Two candidates from local law enforcement have stepped forward to challenge Jackson County Sheriff Mike Winters as he seeks a fourth term in November 2014.
Corey Falls, deputy chief at the Ashland Police Department and a member of the Medford Police SWAT team, said it's time for a change in the leadership at the Sheriff's Department.
Sheriff's Lt. Bob Sergi, who is on the Jackson County sheriff's SWAT team and is a night supervisor at the jail, said it's time for a new direction.
Sergi and Falls filed papers in August with the Oregon secretary of state to form political action committees.
They can't file candidacy papers with the Jackson County Elections Center until Sept. 12. Winters said he plans to run for sheriff in 2014. He took office in 2002.
If three candidates run in the May 2014 primary election, and one of the candidates gets 50 percent of the vote plus one vote, that person would be the only candidate qualified to run in the general election.
Otherwise, the top two vote getters would run against each other in the November general election.
Falls, a 40-year-old Medford resident, said the sheriff's department needs a fresh set of eyes.
"I think training and experience is exactly what this county needs now," he said.
Falls said he was critical of the helicopter program that the sheriff runs as well as other resources used by the sheriff.
"It's time to really look at how we're using personnel," he said.
Falls said he thinks the sheriff hasn't worked effectively at community outreach and responsiveness to the public.
He said he wants to develop a better problem-solving strategy to reduce crime while improving social issues locally.
Reducing jail overcrowding and decreasing early release are two of his goals.
Falls has worked for law enforcement in Washington state, has been on a drug task force, studied at the FBI Academy, and is working on his doctorate in business administration. He's also gone through programs in tactical training, leadership training and emergency preparedness.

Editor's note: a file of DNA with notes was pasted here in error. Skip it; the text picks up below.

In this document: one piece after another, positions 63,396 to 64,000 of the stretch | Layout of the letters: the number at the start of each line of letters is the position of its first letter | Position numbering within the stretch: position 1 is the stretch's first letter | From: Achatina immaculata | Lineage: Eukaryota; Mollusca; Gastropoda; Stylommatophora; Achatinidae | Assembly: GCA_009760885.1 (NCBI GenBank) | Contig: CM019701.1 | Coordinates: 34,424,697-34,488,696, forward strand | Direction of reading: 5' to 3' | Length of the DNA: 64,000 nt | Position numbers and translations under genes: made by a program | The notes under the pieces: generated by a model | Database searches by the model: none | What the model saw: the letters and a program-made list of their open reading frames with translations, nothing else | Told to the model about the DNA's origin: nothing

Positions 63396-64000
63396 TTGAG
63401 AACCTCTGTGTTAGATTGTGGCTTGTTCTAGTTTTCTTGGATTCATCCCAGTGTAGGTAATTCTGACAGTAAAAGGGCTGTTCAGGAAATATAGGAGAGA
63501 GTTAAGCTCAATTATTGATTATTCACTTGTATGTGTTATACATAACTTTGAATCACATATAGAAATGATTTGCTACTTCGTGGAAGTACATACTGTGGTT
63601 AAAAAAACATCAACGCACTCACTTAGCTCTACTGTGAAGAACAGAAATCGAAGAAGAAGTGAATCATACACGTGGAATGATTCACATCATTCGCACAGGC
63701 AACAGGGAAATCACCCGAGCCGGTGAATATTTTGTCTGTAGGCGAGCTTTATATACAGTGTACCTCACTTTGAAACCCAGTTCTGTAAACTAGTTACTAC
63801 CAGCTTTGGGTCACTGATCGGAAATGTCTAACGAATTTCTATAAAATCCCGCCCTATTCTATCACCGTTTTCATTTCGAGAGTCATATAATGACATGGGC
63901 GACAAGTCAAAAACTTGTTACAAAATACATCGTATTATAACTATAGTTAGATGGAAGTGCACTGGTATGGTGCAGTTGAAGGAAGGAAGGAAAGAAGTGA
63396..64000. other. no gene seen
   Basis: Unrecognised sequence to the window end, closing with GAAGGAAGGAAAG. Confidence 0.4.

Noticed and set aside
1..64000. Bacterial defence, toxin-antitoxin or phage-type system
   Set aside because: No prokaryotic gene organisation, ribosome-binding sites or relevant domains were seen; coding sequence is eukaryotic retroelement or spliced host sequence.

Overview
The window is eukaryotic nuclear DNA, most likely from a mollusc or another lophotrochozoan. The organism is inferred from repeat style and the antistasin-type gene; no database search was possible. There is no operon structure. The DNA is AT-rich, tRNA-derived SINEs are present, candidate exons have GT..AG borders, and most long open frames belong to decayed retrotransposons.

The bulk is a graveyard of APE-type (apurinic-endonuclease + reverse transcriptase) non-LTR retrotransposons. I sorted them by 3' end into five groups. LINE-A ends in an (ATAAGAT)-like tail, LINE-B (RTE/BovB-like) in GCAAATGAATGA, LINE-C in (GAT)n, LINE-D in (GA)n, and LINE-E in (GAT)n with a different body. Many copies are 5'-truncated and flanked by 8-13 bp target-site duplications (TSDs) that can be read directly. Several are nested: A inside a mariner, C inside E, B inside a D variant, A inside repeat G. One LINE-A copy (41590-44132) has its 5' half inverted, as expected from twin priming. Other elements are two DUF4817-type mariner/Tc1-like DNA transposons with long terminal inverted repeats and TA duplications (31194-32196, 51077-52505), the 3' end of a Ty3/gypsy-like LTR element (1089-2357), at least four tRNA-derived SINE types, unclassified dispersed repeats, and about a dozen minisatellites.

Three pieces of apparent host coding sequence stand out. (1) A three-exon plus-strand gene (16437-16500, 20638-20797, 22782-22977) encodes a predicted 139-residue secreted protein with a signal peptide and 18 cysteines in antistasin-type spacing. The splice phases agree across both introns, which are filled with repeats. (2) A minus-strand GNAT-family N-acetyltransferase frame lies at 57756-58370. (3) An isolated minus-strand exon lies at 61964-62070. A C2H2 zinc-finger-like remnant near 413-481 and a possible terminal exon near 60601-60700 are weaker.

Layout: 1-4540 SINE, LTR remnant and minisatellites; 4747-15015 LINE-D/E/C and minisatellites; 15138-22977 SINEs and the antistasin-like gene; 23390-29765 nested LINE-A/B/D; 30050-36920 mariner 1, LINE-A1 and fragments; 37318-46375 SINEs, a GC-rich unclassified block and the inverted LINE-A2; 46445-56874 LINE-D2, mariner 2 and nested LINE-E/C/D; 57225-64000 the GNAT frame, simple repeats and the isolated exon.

While he grew up in Jackson County, he hasn't worked with the Jackson County Sheriff's Department, but he has worked with the Snohomish County Sheriff's Office in Washington state.
Sergi, a 57-year-old Central Point-area resident who works part time in real estate, said Winters has been too focused on emergency management to the detriment of law enforcement.
Sergi, who has worked for police departments in Long Beach, Calif., and Medford, said he was critical of the video surveillance equipment installed in Shady Cove schools and the high-tech gear for the helicopter.
"I think that we need to go in a different direction and focus more on law enforcement," he said.
A SWAT team leader for 12 years, Sergi said he believes he has a lot of support from other deputies in his bid for sheriff.
An important issue for Sergi is the number of forced releases of prisoners because there's not enough room in the jail.
A jail commander from March 2010 to February 2011, Sergi said he wants to find ways to keep prisoners in the jail.
With a degree in business administration, Sergi said he has certifications in corrections and criminal justice.
Sergi's recent stint with the sheriff's department started three years ago.
For the first year and a half at the sheriff's office, he said he had heard mostly positive things about Winters, but now his opinion has changed, though he didn't offer specific reasons why.
Winters, 55, who lives in a rural area outside Ashland, said the county has been well-served by his time in office.
"I think I have a long record of accomplishments," he said. "It will absolutely stand any challenges."
Winters said he takes issue with Sergi's condemnation of the video surveillance in Shady Cove because it is a technology that could prevent the slaughter of children.
"Coming from a SWAT commander, that is an absolutely ludicrous statement to make," he said.
"Schools have been forced to endure budget cutbacks, so a video surveillance system provides a cost-effective means to protect children," Winters said.
He said he's got a strong record of law enforcement, but he said emergency management is one of the primary jobs of the sheriff, who has to collaborate with other emergency service providers in the area.
Winters said his department runs a fairly cost-effective aviation program that is necessary for search and rescue missions as well as drug seizures.
He said his department spent about $40,000 in 2012 for helicopter operations after accounting for federal grants that help fund the program.
He said a National Guard helicopter can respond to emergencies but it can take up to four hours before it gets to Jackson County. The sheriff's department uses the helicopter only as needed, he said.
Winters said he has carefully watched the sheriff's budget and stands by his record.
"It's up to my opponents to make their case," he said.
Reach Mail Tribune reporter Damian Mann at 541-776-4476 or firstname.lastname@example.org.